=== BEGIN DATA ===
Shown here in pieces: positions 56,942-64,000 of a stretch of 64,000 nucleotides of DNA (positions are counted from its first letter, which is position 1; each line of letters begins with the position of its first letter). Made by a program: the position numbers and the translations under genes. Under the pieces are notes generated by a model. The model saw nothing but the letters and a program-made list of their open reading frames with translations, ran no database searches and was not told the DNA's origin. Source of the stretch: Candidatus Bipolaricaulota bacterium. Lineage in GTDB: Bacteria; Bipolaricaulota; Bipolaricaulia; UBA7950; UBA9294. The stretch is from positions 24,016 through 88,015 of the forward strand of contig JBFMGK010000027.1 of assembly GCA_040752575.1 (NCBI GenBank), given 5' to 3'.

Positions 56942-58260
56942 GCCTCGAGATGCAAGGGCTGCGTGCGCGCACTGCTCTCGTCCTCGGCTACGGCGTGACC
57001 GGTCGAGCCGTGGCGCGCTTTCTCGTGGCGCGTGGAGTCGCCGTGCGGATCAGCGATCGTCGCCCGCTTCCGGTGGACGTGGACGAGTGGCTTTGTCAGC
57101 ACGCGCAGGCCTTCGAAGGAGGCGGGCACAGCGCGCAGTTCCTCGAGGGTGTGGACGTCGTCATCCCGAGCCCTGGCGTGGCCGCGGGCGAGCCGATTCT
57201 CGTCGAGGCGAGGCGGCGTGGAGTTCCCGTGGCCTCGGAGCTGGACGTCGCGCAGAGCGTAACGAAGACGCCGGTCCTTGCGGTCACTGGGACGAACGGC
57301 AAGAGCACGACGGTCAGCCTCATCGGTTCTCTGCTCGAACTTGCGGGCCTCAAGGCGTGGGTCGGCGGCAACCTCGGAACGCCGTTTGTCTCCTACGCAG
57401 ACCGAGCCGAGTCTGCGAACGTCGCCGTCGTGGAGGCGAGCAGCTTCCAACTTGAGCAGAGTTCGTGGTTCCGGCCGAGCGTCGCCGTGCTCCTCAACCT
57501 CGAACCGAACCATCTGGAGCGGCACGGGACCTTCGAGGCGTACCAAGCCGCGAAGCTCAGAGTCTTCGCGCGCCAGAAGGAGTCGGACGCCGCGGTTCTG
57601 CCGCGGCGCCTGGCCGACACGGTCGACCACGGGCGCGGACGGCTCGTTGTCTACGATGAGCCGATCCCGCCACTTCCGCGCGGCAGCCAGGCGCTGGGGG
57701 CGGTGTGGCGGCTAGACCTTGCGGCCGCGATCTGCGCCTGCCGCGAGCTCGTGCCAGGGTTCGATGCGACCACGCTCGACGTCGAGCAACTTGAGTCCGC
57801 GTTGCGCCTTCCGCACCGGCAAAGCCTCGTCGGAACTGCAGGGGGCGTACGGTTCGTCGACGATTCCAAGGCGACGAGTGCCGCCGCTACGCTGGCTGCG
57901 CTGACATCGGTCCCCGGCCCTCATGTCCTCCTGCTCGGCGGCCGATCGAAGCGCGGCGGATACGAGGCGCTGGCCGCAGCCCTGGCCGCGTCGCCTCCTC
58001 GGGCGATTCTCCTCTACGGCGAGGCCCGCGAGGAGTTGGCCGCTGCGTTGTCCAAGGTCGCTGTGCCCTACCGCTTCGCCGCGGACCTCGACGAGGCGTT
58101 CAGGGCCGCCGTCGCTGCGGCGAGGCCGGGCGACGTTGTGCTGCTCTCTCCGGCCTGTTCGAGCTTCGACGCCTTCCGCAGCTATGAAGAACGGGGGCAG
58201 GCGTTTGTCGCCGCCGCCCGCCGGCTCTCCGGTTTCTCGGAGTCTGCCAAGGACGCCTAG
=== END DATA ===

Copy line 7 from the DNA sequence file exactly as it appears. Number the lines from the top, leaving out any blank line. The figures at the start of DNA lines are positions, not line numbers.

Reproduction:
57301 AAGAGCACGACGGTCAGCCTCATCGGTTCTCTGCTCGAACTTGCGGGCCTCAAGGCGTGGGTCGGCGGCAACCTCGGAACGCCGTTTGTCTCCTACGCAG